Saturday, February 26, 2011

I got your citations, right here.

I just looked through my archives at the old blog, and realized, to my astonishment, that I haven't whined about writing citations for OVER 2 YEARS!  Since I complain to myself every single time I write a "Works Cited" list, I can't believe that I didn't share the misery with the internet. 

Did you know that the Modern Language Association has REVISED its guidelines on citations?  No, I didn't either until today, when our instructor helpfully pointed it out, one day before our paper is due.  So now I need to finish writing the paper and THEN familiarize myself with the new and better-be-improved citation style.


OK, I've just reviewed the new citation style, and perhaps I'm overreacting, as the changes appear to be minimal.  There are two points to make here, however: one, that I wouldn't be me if I didn't hyperventilate over every little thing that goes wrong; and two, WHY, MLA? 

The old way was FINE.  I'd become accustomed to the old way, and was able, for the most part, to correctly write my citations without referring to the Bedford Guide.  That's not to say that I LIKED writing citations, but really, is it necessary to change in any way a system that appeared to be working very well?  Has not the Modern Language Association ever considered the scholarly wisdom of the "if it ain't broke" theory?  I blame Steve Jobs and Bill Gates for this.  Note to MLA: the idea of the new release doesn't necessarily apply to every endeavor.  If it doesn't contain a silicon chip, then 1.0 will probably do the job for the next 50 years.  Meanwhile, I have a paper to write.  I don't have time to be your beta tester.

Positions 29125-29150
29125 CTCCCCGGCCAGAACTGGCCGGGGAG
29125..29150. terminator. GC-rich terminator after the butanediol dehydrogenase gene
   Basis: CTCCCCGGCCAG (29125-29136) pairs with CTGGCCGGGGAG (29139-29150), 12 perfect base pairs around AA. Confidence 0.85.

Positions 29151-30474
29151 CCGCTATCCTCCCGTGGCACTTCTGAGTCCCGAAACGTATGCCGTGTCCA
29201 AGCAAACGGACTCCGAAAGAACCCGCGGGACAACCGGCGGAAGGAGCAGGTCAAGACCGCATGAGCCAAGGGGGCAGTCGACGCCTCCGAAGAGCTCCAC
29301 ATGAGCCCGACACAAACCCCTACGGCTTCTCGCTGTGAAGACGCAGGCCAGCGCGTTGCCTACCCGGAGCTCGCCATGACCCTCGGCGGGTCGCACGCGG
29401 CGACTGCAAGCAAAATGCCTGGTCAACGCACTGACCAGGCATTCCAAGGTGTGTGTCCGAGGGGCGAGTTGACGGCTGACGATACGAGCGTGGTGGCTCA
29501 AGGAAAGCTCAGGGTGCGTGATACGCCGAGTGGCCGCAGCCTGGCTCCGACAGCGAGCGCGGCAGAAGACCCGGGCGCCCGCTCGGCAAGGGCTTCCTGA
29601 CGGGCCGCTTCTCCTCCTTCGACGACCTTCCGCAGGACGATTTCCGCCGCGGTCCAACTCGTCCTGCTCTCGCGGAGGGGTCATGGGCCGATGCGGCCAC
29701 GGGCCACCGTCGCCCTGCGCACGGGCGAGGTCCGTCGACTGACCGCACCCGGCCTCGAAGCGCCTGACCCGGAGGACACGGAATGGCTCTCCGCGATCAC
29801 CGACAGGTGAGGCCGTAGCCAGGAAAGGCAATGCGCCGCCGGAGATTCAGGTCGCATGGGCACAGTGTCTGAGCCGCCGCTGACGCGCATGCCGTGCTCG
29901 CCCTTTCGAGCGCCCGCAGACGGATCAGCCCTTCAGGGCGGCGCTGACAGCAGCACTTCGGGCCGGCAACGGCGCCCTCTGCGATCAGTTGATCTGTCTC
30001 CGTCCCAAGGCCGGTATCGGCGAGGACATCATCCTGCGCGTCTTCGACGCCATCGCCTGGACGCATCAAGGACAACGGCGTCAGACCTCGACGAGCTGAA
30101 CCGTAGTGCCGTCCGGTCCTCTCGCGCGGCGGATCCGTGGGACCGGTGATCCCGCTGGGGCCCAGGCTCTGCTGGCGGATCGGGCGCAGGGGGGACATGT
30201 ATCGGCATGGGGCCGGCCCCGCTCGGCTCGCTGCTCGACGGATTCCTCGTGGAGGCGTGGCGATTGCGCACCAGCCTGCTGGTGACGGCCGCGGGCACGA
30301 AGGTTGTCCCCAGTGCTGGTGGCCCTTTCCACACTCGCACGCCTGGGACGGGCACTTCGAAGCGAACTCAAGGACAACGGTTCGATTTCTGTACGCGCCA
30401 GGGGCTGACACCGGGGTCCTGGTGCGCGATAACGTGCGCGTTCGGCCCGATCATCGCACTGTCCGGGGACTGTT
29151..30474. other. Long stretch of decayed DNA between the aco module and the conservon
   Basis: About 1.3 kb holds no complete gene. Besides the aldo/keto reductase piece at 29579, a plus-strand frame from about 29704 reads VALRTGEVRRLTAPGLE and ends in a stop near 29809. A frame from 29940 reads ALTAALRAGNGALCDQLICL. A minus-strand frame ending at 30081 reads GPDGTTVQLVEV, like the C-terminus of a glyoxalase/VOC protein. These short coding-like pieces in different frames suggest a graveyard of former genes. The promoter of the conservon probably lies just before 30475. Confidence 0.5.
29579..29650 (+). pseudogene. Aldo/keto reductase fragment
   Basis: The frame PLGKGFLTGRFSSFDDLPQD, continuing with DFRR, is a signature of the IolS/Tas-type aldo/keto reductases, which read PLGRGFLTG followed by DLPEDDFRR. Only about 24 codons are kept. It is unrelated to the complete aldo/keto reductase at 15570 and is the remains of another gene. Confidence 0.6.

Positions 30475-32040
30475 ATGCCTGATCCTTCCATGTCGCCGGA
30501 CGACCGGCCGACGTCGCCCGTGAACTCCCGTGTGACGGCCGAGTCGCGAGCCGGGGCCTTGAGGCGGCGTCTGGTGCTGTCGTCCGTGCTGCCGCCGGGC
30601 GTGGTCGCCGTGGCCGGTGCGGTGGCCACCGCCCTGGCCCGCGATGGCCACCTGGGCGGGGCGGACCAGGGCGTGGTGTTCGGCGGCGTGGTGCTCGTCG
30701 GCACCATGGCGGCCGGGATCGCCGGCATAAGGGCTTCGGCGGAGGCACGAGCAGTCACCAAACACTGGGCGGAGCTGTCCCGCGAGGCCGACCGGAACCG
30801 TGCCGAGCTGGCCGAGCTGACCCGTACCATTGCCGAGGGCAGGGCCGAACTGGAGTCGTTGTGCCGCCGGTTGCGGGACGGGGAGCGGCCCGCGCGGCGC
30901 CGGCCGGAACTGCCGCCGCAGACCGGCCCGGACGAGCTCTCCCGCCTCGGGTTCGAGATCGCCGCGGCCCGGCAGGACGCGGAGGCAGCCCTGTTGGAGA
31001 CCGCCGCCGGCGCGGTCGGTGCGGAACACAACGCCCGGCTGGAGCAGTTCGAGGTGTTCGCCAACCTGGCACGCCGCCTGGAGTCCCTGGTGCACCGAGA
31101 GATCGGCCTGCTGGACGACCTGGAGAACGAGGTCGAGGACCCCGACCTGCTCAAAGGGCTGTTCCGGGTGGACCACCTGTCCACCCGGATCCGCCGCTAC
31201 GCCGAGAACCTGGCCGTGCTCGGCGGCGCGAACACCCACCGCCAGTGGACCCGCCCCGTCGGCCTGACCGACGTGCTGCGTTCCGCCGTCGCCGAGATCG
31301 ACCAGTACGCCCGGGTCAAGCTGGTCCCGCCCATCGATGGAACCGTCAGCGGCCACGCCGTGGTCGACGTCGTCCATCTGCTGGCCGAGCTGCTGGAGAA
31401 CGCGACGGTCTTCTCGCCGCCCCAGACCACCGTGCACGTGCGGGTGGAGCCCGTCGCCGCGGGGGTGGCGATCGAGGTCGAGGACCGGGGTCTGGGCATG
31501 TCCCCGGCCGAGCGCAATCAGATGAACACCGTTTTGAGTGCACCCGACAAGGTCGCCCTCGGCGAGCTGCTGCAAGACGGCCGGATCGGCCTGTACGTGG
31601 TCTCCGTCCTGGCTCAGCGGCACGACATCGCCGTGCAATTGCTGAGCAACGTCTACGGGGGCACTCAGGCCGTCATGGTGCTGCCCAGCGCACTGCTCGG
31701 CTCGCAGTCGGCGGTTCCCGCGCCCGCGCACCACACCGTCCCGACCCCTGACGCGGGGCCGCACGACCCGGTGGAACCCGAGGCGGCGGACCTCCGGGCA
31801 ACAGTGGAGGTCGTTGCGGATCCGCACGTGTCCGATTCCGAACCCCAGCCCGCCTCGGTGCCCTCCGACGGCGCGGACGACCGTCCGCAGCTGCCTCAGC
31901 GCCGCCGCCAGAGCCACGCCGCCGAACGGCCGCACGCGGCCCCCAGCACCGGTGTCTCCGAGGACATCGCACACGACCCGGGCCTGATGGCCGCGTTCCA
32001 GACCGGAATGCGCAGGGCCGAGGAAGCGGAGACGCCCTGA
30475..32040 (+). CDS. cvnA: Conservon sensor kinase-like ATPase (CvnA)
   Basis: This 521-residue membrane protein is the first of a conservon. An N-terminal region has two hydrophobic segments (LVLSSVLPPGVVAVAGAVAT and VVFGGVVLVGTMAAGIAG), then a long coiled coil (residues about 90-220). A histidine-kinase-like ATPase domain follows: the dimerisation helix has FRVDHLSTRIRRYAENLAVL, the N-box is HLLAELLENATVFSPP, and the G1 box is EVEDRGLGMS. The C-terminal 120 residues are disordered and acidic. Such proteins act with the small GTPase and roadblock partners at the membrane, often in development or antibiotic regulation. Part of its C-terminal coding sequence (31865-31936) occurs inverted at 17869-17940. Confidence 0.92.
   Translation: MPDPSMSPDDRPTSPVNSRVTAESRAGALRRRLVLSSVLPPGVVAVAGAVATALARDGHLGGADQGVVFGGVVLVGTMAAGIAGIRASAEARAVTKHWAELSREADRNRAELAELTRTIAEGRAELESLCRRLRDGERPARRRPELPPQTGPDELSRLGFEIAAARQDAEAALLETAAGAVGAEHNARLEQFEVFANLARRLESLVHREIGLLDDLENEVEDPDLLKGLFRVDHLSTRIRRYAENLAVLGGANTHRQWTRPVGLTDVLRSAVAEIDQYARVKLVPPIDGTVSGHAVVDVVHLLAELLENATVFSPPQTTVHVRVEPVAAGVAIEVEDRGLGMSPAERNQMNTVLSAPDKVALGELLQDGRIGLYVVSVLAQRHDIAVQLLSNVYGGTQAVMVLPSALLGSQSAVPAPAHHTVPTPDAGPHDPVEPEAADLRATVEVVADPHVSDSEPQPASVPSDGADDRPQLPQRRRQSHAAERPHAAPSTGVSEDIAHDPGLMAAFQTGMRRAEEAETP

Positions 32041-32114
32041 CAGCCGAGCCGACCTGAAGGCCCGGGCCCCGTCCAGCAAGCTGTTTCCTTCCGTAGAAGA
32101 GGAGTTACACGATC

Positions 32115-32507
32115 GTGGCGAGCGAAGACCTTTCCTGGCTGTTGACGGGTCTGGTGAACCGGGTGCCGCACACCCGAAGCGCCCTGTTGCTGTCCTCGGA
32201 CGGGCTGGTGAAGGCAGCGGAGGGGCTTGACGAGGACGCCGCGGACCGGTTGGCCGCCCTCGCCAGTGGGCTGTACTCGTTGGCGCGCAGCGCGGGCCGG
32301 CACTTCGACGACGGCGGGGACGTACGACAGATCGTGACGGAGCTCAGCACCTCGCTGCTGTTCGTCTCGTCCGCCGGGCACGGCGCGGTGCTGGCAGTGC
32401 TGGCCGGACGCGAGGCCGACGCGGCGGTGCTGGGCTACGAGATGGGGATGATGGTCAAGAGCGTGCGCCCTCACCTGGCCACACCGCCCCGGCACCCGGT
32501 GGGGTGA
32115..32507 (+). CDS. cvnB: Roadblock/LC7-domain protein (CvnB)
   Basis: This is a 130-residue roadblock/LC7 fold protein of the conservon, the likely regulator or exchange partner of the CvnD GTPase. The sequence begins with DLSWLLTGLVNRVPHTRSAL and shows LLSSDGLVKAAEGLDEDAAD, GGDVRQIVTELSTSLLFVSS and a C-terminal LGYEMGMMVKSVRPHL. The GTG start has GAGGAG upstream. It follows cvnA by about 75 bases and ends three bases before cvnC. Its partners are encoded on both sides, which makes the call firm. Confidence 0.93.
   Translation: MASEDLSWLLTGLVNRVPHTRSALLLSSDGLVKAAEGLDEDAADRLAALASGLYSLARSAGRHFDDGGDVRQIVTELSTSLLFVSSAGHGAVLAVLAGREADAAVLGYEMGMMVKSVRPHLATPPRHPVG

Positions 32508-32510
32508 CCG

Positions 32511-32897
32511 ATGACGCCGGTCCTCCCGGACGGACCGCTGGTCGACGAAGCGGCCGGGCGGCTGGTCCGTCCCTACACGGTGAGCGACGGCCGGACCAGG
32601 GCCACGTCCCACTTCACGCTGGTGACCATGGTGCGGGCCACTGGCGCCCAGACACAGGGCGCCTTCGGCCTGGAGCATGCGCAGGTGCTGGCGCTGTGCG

1. I'm all over the version 1.0 concept. A friend was at a garage sale and found a copy of Robinson's New Higher Arithmetic, first published in 1895. It was "New" because Robinson's Higher Arithmetic was published in 1860.

    35 years between new editions. In today's textbook world, a.k.a the epitome of rip-off capitalism, an edition is probably outdated in about two years.


  2. Hi Matty,
    Don't even get me started on textbooks. One of the first classes I took was Freshman Psych, in 2007, and the professor insisted that we had to purchase the new 2007 text, when there was a 2005 edition available. I realize that there are advances in a field in two years, but none that freshman psych students need to be aware of. There was a $70 difference between the prices of the two books. Grrr indeed.

  3. Maybe they won't revise it for another fifty years. You won't be writing papers then, so you'll be off the hook!

  4. Elizabeth, if I could be SURE that I won't be writing papers in 50 years, then this would be very reassuring. Right now, though, I'm on track to be an ABC News "Person of the Week" when I graduate at age 92. Sigh.

  5. Hey, the MLA is just shooting for job security. And isn't it Modern Language Association? It was when I was in school, though that was a mere 25 years ago... ouch.

  6. Dguzman--It is, and I changed it! And I knew that, too; not sure why I substituted "Library" for "Language". In either case, they're invited to suck it for changing underlined book titles to italicized.